For labels with REGEX statements, I built the main query using the Software Titles wizard criteria (SOFTWARE.DISPLAY_NAME in the query) and a dummy value which I then manually updated with the REGEX statement (SOFTWARE.DISPLAY_VERSION) to target the specific version(s).  These should all be current as I'm writing this - I just updated Adobe Flash and Java this past week.  If you would like to see a breakdown of the REGEX statements (and how to construct your own), please see this:

Using REGEX in Smart Labels to Find Lower Versioned Software (w/Java Example)
http://www.itninja.com/blog/view/using-regex-in-smart-labels-to-find-lower-versioned-software-w-java-example

For labels without REGEX statements, I would recommend running a search in your Inventory - Software screen using the term(s) specified in the SOFTWARE.DISPLAY_NAME part of the query to verify they will work for you.
_____________________________

current-ar(10.1.4)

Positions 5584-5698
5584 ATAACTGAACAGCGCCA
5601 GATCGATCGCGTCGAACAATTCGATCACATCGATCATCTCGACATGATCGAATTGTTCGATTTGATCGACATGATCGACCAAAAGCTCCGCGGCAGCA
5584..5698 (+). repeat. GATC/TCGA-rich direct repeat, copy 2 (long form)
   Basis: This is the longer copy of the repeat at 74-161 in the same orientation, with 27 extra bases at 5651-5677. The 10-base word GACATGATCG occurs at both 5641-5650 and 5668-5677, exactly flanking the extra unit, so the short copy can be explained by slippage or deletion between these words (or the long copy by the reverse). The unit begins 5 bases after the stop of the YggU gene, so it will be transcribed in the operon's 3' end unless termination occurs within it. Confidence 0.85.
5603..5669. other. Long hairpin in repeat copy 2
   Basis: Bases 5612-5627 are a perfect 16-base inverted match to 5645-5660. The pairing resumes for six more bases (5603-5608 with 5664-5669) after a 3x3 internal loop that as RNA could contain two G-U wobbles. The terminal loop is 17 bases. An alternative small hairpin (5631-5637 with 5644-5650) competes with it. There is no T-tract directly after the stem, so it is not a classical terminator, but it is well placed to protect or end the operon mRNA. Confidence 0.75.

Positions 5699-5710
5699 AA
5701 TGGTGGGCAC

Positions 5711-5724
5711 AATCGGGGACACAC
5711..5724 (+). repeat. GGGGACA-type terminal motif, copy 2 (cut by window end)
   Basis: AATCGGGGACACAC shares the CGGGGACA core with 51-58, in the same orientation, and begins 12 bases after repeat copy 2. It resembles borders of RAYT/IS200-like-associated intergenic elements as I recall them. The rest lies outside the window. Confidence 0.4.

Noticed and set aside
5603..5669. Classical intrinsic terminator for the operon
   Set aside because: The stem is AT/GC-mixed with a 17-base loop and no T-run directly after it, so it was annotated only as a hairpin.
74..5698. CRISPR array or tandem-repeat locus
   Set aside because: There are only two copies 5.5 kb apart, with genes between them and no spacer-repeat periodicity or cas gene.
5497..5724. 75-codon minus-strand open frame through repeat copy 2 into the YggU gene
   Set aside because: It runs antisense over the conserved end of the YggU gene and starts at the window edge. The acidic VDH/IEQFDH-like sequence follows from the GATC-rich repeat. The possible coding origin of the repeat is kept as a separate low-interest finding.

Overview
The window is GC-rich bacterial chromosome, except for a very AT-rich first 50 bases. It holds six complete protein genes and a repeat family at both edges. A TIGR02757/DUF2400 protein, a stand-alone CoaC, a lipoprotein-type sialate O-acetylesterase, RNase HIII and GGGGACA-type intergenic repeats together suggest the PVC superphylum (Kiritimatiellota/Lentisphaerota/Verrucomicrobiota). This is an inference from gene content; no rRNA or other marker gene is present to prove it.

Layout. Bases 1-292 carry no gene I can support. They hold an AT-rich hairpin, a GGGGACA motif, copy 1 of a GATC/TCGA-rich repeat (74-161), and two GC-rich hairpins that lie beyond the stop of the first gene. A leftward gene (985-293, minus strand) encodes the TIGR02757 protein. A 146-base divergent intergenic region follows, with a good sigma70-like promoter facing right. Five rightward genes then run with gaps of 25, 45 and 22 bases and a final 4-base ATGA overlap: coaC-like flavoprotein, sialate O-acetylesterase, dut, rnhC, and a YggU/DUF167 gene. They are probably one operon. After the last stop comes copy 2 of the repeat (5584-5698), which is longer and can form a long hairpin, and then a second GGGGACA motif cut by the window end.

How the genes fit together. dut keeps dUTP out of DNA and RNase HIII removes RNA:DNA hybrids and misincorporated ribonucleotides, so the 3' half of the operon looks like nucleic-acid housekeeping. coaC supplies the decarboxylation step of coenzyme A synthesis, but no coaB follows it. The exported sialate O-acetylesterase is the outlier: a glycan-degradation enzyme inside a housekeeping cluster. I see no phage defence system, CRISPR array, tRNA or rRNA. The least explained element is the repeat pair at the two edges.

select *, UNIX_TIMESTAMP(now()) - UNIX_TIMESTAMP(LAST_SYNC) as LAST_SYNC_TIME,
UNIX_TIMESTAMP(MACHINE.LAST_SYNC) as LAST_SYNC_SECONDS
from ORG1.MACHINE
LEFT JOIN KBSYS.KUID_ORGANIZATION
ON KUID_ORGANIZATION.KUID=MACHINE.KUID
LEFT JOIN KBSYS.SMMP_CONNECTION
ON SMMP_CONNECTION.KUID = MACHINE.KUID AND KUID_ORGANIZATION.ORGANIZATION_ID = 1
where ((  (1  in (select 1 from ORG1.SOFTWARE, ORG1.MACHINE_SOFTWARE_JT
where MACHINE.ID = MACHINE_SOFTWARE_JT.MACHINE_ID
and MACHINE_SOFTWARE_JT.SOFTWARE_ID = SOFTWARE.ID
and SOFTWARE.DISPLAY_NAME like 'Adobe Reader%'
and SOFTWARE.DISPLAY_VERSION RLIKE '(^10[[.period.]]1[[.period.]]4$)')) ))
_________

Software Titles           where... SOFTWARE.DISPLAY_NAME like 'Adobe Reader%'
Software Version Number   and... SOFTWARE.DISPLAY_VERSION RLIKE (REGEX statement)

This label lists all machines with Adobe Reader 10.1.4 installed.
_____________________________
_____________________________

current-flash(11.4.402.265)

select *, UNIX_TIMESTAMP(now()) - UNIX_TIMESTAMP(LAST_SYNC) as LAST_SYNC_TIME,
UNIX_TIMESTAMP(MACHINE.LAST_SYNC) as LAST_SYNC_SECONDS
from ORG1.MACHINE
LEFT JOIN KBSYS.KUID_ORGANIZATION
ON KUID_ORGANIZATION.KUID=MACHINE.KUID
LEFT JOIN KBSYS.SMMP_CONNECTION
ON SMMP_CONNECTION.KUID = MACHINE.KUID AND KUID_ORGANIZATION.ORGANIZATION_ID = 1